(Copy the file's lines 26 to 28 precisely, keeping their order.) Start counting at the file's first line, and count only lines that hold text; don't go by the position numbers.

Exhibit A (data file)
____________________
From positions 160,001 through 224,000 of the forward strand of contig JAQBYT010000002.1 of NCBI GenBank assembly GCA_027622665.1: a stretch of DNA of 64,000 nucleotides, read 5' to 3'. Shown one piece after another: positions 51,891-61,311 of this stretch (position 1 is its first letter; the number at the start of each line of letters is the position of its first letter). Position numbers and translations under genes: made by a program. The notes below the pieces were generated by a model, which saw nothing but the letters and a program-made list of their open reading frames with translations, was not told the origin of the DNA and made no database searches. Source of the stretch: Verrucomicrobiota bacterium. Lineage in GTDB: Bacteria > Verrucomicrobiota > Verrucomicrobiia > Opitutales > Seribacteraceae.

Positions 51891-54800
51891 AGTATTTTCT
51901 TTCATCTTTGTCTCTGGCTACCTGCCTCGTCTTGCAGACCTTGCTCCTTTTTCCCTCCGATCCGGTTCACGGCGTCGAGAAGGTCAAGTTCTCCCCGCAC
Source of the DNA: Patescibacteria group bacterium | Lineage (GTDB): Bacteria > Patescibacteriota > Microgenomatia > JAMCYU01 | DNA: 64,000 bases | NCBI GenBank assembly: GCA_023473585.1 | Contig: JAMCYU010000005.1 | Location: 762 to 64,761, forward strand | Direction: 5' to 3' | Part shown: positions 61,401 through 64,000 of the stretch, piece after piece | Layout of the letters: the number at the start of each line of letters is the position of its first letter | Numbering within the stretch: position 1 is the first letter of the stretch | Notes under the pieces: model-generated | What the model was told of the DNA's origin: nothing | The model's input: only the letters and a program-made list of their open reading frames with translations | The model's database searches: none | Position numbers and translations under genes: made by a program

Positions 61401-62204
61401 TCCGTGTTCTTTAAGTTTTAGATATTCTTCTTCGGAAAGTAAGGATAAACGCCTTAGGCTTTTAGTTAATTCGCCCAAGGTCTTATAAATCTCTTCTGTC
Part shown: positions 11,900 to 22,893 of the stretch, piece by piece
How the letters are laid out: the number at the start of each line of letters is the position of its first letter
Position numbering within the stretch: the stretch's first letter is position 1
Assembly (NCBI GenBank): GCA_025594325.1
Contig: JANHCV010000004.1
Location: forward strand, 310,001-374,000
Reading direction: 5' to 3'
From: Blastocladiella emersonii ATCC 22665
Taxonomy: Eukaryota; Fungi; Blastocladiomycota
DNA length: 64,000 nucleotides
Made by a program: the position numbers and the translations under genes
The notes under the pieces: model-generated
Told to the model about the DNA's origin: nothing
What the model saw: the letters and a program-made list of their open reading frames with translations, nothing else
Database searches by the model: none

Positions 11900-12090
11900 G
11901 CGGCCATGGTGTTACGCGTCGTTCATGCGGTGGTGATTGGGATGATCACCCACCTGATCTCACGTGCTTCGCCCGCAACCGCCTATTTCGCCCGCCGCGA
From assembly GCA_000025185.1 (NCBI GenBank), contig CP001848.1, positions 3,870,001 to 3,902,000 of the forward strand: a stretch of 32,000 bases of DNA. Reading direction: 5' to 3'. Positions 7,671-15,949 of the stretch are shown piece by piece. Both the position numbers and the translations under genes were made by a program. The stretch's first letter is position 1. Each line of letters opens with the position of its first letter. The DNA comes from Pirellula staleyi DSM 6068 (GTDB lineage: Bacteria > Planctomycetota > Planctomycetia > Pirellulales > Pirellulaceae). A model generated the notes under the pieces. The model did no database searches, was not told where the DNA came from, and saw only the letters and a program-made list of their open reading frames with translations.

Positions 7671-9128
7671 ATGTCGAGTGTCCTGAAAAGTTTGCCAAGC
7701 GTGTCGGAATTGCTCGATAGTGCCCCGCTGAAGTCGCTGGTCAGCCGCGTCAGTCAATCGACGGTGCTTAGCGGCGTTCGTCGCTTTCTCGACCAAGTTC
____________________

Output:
From assembly GCA_000025185.1 (NCBI GenBank), contig CP001848.1, positions 3,870,001 to 3,902,000 of the forward strand: a stretch of 32,000 bases of DNA. Reading direction: 5' to 3'. Positions 7,671-15,949 of the stretch are shown piece by piece. Both the position numbers and the translations under genes were made by a program. The stretch's first letter is position 1. Each line of letters opens with the position of its first letter. The DNA comes from Pirellula staleyi DSM 6068 (GTDB lineage: Bacteria > Planctomycetota > Planctomycetia > Pirellulales > Pirellulaceae). A model generated the notes under the pieces. The model did no database searches, was not told where the DNA came from, and saw only the letters and a program-made list of their open reading frames with translations.

Positions 7671-9128
7671 ATGTCGAGTGTCCTGAAAAGTTTGCCAAGC